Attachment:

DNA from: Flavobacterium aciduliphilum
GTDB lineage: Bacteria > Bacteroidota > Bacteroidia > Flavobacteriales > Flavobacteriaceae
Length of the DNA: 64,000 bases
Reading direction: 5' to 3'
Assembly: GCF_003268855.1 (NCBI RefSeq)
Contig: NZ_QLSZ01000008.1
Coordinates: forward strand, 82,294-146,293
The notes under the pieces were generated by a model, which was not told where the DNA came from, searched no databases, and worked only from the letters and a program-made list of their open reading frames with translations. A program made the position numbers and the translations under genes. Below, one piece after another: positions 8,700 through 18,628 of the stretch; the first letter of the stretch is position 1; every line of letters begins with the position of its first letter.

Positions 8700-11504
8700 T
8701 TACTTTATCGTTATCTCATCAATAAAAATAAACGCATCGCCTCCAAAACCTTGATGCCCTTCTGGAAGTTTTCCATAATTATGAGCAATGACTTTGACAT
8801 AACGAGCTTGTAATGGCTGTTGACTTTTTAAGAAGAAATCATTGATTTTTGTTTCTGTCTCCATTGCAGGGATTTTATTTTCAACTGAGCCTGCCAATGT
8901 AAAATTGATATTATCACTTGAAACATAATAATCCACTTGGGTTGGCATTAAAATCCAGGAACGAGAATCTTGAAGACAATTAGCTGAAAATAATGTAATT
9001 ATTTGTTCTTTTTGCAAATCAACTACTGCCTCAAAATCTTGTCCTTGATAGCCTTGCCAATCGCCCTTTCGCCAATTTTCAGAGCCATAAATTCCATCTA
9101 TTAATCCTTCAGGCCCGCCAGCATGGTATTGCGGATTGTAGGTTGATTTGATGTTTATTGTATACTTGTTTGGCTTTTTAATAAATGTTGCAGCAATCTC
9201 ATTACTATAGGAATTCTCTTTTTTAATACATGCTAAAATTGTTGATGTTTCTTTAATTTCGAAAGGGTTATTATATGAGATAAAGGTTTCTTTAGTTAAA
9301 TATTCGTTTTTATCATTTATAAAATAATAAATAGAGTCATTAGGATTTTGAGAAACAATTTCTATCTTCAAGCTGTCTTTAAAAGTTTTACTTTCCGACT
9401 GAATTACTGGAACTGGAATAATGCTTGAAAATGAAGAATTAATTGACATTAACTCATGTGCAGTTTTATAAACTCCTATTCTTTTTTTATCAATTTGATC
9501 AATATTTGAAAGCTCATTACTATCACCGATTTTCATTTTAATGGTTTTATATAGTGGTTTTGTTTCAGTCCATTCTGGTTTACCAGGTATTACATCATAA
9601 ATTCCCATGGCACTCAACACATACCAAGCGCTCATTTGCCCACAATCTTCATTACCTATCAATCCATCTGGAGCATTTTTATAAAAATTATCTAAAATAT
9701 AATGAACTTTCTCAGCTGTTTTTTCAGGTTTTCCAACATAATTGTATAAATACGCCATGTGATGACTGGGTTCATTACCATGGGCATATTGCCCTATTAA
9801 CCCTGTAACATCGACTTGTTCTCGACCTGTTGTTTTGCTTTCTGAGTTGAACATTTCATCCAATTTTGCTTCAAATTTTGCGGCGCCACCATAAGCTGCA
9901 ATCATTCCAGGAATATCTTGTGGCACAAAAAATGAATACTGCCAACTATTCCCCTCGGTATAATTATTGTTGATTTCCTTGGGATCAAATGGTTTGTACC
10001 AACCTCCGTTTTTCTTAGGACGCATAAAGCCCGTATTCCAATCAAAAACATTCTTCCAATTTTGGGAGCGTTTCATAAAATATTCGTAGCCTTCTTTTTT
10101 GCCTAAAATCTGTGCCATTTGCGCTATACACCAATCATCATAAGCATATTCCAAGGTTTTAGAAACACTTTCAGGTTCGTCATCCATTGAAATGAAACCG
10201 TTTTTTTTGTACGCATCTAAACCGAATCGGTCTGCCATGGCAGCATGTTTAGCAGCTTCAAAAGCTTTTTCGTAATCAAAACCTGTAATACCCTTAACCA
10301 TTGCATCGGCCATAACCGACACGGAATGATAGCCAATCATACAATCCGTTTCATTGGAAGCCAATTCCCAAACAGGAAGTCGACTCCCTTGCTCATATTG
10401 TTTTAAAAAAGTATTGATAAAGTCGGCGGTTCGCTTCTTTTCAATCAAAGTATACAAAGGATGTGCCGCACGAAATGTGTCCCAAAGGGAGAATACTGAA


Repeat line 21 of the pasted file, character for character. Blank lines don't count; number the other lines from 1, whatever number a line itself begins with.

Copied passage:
9701 AATGAACTTTCTCAGCTGTTTTTTCAGGTTTTCCAACATAATTGTATAAATACGCCATGTGATGACTGGGTTCATTACCATGGGCATATTGCCCTATTAA